After a year of him studying the music, Matthew was on the Houston music scene. While only 19 yrs. old he went on to play with Bo williams on his last album, Kirk Franklin, Joey Oscar, Rick Marcel, and more. He also has shared the stage with friend and mentor, Andre Hayward, who also went to TSU, Joe Sample, Kyle Turner, and others.

As he became more popular in the R&B and Funk world, Matthew decided to create his own Funk and Jazz fused grouper. At the time the members were not consistent, and Matthew had to grab who he could to make the gigs happen. He started to call the group the XFactor because aside from himself, no one knew who would be on the stage the night of the gig. Before leaving Houston the group became solid with Quincy Cole on Key Bass, Organ, an Clavinett. Willie Smith a long time friend and mentor was the drummer. B! was his guitarist, and Randal Cook and cousin Wesley Livingston joined the horn section. Matthew soon felt the need to go to NYC after a very big tour fell through for him in Houston.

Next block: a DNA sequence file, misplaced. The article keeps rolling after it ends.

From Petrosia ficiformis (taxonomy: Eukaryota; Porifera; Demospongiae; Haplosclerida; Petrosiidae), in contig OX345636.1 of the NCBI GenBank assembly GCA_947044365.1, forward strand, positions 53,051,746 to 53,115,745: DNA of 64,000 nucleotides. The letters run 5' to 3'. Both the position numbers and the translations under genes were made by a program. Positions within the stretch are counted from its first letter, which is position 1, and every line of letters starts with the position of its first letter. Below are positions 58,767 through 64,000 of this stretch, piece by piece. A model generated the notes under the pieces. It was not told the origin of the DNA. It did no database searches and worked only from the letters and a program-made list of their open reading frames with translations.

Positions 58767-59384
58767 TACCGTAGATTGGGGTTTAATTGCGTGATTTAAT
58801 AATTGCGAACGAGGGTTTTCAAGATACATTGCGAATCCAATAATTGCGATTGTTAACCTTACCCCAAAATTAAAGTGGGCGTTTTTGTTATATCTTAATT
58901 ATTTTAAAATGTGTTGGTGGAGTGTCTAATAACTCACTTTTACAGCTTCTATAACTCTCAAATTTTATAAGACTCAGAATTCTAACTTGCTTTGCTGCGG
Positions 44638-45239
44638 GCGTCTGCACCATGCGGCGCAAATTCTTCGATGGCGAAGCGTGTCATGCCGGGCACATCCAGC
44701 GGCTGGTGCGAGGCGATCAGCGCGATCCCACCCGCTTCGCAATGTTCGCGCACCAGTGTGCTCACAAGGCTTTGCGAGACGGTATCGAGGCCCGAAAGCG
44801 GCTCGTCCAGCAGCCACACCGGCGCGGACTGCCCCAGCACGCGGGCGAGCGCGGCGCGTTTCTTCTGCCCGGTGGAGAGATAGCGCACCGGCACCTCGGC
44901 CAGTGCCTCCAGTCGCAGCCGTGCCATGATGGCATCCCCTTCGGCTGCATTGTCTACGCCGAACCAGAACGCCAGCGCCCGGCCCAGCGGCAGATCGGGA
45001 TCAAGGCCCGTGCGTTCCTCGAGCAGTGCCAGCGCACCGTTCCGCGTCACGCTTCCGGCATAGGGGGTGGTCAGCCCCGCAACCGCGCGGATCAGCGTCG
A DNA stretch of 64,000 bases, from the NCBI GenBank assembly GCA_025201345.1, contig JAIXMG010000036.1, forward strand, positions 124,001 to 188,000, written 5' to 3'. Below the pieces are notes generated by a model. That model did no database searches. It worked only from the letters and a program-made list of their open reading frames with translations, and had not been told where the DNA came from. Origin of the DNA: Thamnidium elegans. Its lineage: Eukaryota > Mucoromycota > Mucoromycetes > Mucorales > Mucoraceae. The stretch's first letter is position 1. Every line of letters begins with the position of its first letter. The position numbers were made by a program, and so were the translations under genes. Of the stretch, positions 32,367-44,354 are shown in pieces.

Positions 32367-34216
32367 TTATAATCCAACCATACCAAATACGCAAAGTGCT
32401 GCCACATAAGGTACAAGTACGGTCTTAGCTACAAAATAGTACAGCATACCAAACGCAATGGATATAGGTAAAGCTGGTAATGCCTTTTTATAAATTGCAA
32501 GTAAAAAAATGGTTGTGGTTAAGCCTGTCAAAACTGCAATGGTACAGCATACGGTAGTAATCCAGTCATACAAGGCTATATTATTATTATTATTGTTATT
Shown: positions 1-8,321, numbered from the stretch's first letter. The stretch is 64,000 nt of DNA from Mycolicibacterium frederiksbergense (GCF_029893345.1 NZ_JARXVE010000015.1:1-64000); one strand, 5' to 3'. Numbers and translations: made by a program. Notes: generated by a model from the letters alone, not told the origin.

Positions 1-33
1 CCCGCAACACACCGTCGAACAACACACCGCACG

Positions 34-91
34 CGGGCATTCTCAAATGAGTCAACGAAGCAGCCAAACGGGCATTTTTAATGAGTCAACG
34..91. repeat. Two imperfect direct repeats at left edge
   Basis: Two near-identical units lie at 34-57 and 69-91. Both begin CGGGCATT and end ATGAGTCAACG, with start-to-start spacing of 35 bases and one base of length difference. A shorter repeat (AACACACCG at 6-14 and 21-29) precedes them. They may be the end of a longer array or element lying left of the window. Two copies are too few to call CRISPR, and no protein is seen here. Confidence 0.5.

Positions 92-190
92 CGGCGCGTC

Now he has rebuilt his band, XFactor in New York. He also has a small music production company called Family Music Group. He produces hip hop, r&B, and pop music for different local artist. He is currently working around the city, playing with different groups including his own. He has an album project titled the “The mattDANhart Experience” is do to release 2011.

- See more at: - Alwayz Therro


Still working on that hot first release.



Hailing from Houston Texas with roots in Lake Charles Lousiana, Matthew Hartnett brings his musical perspective to you from the most sincere place of his heart. With one of a kind style, Matthew has graced the stage with artist such as Kirk Franklin and Talib Kweli. Usually you can find him leading #TeamHornSection out of New York City, however Matthew Hartnett is now telling his story from center stage with his new album, "Southern Comfort.